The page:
103 votes

What is the effect of non-vaccinated people on vaccinated people?

Biology is rarely black or white, all or nothing. Protective immunity is generally not an on/off switch, where from the moment you're vaccinated you're infinitely resistant for the rest of your life. ...
iayork's user avatar
  • 14.2k
79 votes
Accepted

Do beneficial viruses exist? If so, what examples are there?

Do they exist? Yes What are they called? Marilyn Roossinck calls them viral mutualistic symbiotes. She has an excellent review here. What are some examples? My personal favorite is GB-Virus C, or ...
De Novo's user avatar
  • 8,801
78 votes

What is the effect of non-vaccinated people on vaccinated people?

Since 2000, in the United States alone, there were 16 reports of outbreaks or groups of outbreaks where the outbreak started with an initial case in an unvaccinated individual and resulted in disease ...
De Novo's user avatar
  • 8,801
54 votes

How do mutations of viruses lead to drug resistance?

It doesn't. Viruses don't "know" anything. Mutations occur at random. Most of them don't do anything, or have a slight negative effect on the ability of the virus to infect and reproduce. However, ...
Charles E. Grant's user avatar
37 votes
Accepted

Can a bacterium infect another bacterium?

Bdellovibrio bacteriovorus (BV) “infects” other bacteria: Similar to a virus, BV attacks bacteria such as Escherichia coli (E. coli) by attaching to and entering its prey, growing and replicating ...
Laurel's user avatar
  • 793
36 votes
Accepted

Can Biologists identify all viruses?

Do physicians/biologists not know all the different types of viruses out there? No, Biologists don't know all the viruses that exist out there. There's a lot! We do know many of the ones infecting ...
YviDe's user avatar
  • 2,258
36 votes

Are red blood cells prokaryotic?

When differences between prokaryotes and eukaryotes are taught in an introductory biology course, a generic prokaryotic cell and a generic eukaryotic cell are typically compared. Cells in a complex ...
De Novo's user avatar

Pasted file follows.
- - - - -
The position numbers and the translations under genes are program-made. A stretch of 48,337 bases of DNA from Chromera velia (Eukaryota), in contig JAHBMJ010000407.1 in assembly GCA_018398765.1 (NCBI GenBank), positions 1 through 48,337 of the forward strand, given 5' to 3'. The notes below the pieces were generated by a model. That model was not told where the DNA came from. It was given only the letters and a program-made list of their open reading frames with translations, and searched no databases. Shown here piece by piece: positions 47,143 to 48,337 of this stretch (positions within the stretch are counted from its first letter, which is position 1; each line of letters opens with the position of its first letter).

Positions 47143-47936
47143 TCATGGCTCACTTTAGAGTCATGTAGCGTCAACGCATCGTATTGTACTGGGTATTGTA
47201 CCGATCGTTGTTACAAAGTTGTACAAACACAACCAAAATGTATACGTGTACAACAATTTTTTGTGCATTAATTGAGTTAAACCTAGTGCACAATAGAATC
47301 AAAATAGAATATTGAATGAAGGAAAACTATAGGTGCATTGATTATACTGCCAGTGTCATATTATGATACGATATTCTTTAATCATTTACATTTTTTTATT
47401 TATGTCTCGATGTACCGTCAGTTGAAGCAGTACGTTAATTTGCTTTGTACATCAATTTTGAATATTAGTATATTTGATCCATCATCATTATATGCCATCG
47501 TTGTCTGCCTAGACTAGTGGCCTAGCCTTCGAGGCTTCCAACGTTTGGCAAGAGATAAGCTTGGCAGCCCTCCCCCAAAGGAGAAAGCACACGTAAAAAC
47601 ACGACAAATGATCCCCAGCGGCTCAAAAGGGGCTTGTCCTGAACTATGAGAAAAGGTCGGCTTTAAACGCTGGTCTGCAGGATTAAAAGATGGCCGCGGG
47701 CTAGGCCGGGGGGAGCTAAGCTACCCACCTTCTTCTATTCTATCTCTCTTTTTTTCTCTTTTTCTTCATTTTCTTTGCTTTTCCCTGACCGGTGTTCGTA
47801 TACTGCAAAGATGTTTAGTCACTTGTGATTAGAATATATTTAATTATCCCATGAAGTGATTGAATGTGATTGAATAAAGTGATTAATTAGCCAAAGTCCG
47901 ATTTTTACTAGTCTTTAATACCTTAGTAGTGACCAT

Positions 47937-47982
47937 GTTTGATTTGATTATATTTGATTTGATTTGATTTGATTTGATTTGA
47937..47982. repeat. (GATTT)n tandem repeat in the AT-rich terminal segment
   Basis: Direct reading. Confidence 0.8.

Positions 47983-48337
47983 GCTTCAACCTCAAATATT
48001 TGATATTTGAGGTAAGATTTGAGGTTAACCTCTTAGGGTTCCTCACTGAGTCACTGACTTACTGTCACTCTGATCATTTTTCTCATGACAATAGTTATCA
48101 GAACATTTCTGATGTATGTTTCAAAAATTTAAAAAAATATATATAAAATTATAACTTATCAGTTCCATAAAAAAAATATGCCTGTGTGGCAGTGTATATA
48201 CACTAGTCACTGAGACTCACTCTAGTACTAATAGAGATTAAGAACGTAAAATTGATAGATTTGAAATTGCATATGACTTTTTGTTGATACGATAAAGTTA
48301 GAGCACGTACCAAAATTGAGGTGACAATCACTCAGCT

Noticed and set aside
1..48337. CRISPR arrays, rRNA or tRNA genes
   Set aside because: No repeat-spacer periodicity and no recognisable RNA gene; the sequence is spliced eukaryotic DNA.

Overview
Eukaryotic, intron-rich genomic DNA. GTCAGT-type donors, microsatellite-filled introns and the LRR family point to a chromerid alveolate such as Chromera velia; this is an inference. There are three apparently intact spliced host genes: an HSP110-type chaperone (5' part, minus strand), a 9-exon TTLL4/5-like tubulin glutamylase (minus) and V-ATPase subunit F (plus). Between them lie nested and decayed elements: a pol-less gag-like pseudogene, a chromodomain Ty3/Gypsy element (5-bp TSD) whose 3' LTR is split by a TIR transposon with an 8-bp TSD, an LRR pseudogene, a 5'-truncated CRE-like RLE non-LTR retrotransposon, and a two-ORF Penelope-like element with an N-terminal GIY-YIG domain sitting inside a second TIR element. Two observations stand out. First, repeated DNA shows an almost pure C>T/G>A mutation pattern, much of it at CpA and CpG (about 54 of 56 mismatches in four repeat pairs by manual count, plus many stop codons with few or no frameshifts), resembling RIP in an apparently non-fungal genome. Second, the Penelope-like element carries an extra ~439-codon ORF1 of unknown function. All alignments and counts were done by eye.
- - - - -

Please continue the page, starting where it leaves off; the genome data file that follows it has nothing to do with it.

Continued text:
• 8,801
33 votes

Can bacteria be killed by purely physical trauma?

My (limited) understanding is that it is quite hard to avoid killing some bacteria even with very gentle physical manipulation. On the other hand, it is quite hard to use physical force to achieve ...
Martin Modrák's user avatar
32 votes

Why don't we have vaccination against all diseases caused by microbes?

Mainly cost/benefit analysis. Using vaccines has a cost, both in dollars and in risk. That cost may be very low (cheap safe vaccines, like measles vaccine), or may be relatively high (smallpox vaccine ...
iayork's user avatar
  • 14.2k
29 votes

Why does an autoclave need to pressurize steam?

An autoclave can sterilize both solids and liquids, whereas an oven with no pressure control is typically not suitable to sterilize liquids. Not only do you need to heat the chamber to 121°C, but you ...
Mowgli's user avatar
  • 1,933
27 votes

Do beneficial viruses exist? If so, what examples are there?

Another good virus would be a Bacteriophage, a virus that infects and kills illness-causing bacteria. From Wiki: A bacteriophage also known informally as a phage, is a virus that infects and ...
Astor Florida's user avatar
25 votes
Accepted

For how long would a flu-contaminated parcel be an effective disease vector?

How long should I wait before handling the parcel to avoid contracting the virus? If you use gloves, or don't touch your face and just wash your hands after opening, you don't have to wait at all. ...
De Novo's user avatar
  • 8,801
24 votes

Can Biologists identify all viruses?

It's a cost/benefit situation. Yes they could have taken samples, processed them, teased out the virus, and eventually identified exactly what virus (sort of*) that your girlfriend had by its gene ...
Nathan's user avatar
  • 1,152
22 votes
Accepted

Can the SARS‑CoV‑2 virus mutate in people who have been fully vaccinated?

Since vaccination is not 100% protective against infection (i.e. the virus can sometimes succeed in establishing and replicating in a vaccinated host's body), the answer is yes. Furthermore, since ...
Ben Bolker's user avatar
  • 5,344
21 votes